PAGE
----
The Indus Valley Civilization

The Indus Valley Civilization ation

    Discover the ancient history of Pakistan

The Indus Valley Civilization

What is the Indus Valley Civilization?

The Indus Valley Civilization also sometimes called the Harappan or Sarasvati Civilization flourished some 9,000 years ago in the land that is now Pakistan. It, along with the Egyptian and Mesopotamian Civilisations, are some of the oldest to exist. The Civilization derives its modern name from the River Indus, the main river of Pakistan. Nonetheless, its original name has been lost to time. This is because archaeologists have yet to decipher the Harappan language.

English soldier James Lewis, real name Charles Mason, rediscovered The Indus Valley Civilization in 1829 CE when he stumbled upon Harappa. However, excavations on the site began much later in 1861 under British engineer Alexander Cunningham. John Marshall completed his work after 1904. He also discovered Mohenjo-Daro, which means “mound of the dead” in the local language. This was because people have been finding remains of humans and animals there for millennia. What they probably didn’t know was that the site was an ancient metropolis. Since then, many other ancient sites have also resurfaced, mainly across Punjab, Sindh and Rajasthan. Moreover, ruins have even been found as far as Nepal and Afghanistan. Historians have excavated coins, seals, tools, jewellery and even toys from the era. In Pakistan, the ancient sites have become major tourist attractions, but face threats from vandalism and brick robbers.

Historians have divided the Civilization into several distinct periods. The pre-Harappan period saw the first traces of agriculture and tool making. The Harappan period lasted around 5,500-1,500 BCE and saw the development of cities.  By 600 BCE, the Civilization had fallen.

The Indus Valley Civilization

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Culture, Art and Trade

When the British first discovered the sites they thought they were Egyptian or Mesopotamian settlements. But their architecture didn’t match that of the other cultures. The cities were planned and lacked statues of gods or kings. Central temples or palaces were also missing. There is no evidence of armies or warfare. Most of the people were likely merchants, craftsmen or farmers, and there was no royal or priestly class. This is not to say that they had no government. On the contrary, all evidence points to there being a very strong but egalitarian central government that planned cities and trade. The Harappan technology was so advanced for its time that English researcher Mortimer Wheeler refused to believe that it was made by brown people.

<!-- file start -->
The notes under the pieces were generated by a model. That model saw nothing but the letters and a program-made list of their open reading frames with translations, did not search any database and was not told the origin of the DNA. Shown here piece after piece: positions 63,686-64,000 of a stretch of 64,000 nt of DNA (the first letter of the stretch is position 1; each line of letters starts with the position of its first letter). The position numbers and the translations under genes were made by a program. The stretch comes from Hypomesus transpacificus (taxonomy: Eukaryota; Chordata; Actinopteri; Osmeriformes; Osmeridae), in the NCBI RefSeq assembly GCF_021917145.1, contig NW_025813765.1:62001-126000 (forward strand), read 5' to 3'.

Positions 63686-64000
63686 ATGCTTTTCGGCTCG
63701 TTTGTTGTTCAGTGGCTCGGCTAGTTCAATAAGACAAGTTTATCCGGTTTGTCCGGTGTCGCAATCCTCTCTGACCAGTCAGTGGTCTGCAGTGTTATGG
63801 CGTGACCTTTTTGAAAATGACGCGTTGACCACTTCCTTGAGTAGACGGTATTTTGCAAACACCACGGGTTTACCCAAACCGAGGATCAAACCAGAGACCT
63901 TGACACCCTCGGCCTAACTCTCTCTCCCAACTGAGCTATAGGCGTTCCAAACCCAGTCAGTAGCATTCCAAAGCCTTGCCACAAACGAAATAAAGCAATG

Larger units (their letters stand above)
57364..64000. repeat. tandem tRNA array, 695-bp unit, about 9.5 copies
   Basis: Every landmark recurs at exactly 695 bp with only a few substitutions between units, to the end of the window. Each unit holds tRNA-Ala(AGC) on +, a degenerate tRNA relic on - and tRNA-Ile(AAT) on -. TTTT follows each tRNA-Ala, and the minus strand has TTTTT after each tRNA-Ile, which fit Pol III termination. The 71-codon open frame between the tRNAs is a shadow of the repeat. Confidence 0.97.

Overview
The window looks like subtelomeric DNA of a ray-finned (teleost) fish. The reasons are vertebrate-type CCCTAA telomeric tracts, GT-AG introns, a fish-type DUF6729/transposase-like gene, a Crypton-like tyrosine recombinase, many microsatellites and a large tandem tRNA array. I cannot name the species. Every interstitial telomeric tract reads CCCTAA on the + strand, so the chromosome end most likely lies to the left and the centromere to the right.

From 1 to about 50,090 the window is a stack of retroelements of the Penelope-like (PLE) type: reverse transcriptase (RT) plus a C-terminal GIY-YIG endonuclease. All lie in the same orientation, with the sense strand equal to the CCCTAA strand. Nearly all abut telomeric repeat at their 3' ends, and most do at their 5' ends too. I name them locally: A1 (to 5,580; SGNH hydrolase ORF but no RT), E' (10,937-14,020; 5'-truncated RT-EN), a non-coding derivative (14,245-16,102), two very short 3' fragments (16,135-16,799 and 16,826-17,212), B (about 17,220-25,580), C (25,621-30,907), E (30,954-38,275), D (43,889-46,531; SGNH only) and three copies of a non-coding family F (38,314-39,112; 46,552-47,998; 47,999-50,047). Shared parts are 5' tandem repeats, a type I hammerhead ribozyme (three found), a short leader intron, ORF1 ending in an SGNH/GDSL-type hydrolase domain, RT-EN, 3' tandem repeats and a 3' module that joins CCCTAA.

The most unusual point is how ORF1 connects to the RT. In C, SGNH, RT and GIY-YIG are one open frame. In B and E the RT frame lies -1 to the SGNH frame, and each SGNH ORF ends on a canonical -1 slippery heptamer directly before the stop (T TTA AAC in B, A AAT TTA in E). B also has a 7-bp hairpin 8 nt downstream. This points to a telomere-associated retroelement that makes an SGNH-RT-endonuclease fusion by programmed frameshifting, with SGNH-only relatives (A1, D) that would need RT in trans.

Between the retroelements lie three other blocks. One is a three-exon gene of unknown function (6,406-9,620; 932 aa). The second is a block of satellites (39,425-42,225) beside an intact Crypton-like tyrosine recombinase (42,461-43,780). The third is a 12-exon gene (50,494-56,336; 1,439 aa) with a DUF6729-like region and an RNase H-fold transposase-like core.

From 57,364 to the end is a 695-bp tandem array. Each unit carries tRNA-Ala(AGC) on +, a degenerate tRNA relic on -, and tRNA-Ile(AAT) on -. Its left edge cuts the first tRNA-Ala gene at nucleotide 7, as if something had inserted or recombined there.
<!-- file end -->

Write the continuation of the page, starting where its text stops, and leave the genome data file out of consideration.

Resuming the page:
Harappa and Mohenjo-Daro, the two largest urban centres were home to a combined total of over 15,000 people. At its peak, the population of the entire culture would have been around 5 million. The large towns had sewage ways, gates, walls and central citadels. Houses and streets were but according to plan, and some houses even had “wind catchers”. These are open towers that capture cool air and act as air conditioning. Mohenjo-Daro also had a great bath, a giant pool that may have been for either ritualistic or recreational purposes.

The people of the Indus Valley made intricate seals, statues and jewellery y. They even exported copper and lapis lazuli West to Egypt and Mesopotamia. Many of the seals depict animals, including mythical beasts like unicorns and three-headed monsters. Some also include pictures of his or goddess figures. Several historians believe that the roots of the ancient Vedic and Hindu religions are in the Indus Valley religion.

The Indus Valley Civilization

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The Indus Valley Civilization had very advanced technology for its time. We have already discussed their architecture, craftsmanship and metallurgy. The people also created canals and had complex irrigation systems. Moreover, the Harappans were the first to use buttons and rulers and even invented the well. They also created very precise weights and balances to accurately measure. This shows how important trade was to them. It also has a level of mathematical advancement.

Harappan doctors and pharmacists also existed. There is evidence that they carried out a type of skull surgery called trephination. In this process, a hole is made in the skull to relieve pressure. The people would also take herbs and concoctions to cure diseases. They even practised a prototypical form of dentistry and orthopaedics.


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